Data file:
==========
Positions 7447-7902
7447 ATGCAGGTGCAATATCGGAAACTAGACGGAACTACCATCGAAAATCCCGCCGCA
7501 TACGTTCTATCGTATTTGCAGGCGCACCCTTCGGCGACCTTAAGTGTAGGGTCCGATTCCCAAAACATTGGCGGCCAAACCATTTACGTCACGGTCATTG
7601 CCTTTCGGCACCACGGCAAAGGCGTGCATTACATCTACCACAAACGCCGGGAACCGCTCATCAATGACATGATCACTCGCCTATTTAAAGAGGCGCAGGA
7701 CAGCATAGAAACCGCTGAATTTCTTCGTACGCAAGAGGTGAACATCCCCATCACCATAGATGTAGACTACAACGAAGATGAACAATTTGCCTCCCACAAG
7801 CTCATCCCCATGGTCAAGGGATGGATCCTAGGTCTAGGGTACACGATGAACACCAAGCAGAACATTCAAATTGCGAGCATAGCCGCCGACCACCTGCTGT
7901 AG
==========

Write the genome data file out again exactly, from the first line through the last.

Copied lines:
Positions 7447-7902
7447 ATGCAGGTGCAATATCGGAAACTAGACGGAACTACCATCGAAAATCCCGCCGCA
7501 TACGTTCTATCGTATTTGCAGGCGCACCCTTCGGCGACCTTAAGTGTAGGGTCCGATTCCCAAAACATTGGCGGCCAAACCATTTACGTCACGGTCATTG
7601 CCTTTCGGCACCACGGCAAAGGCGTGCATTACATCTACCACAAACGCCGGGAACCGCTCATCAATGACATGATCACTCGCCTATTTAAAGAGGCGCAGGA
7701 CAGCATAGAAACCGCTGAATTTCTTCGTACGCAAGAGGTGAACATCCCCATCACCATAGATGTAGACTACAACGAAGATGAACAATTTGCCTCCCACAAG
7801 CTCATCCCCATGGTCAAGGGATGGATCCTAGGTCTAGGGTACACGATGAACACCAAGCAGAACATTCAAATTGCGAGCATAGCCGCCGACCACCTGCTGT
7901 AG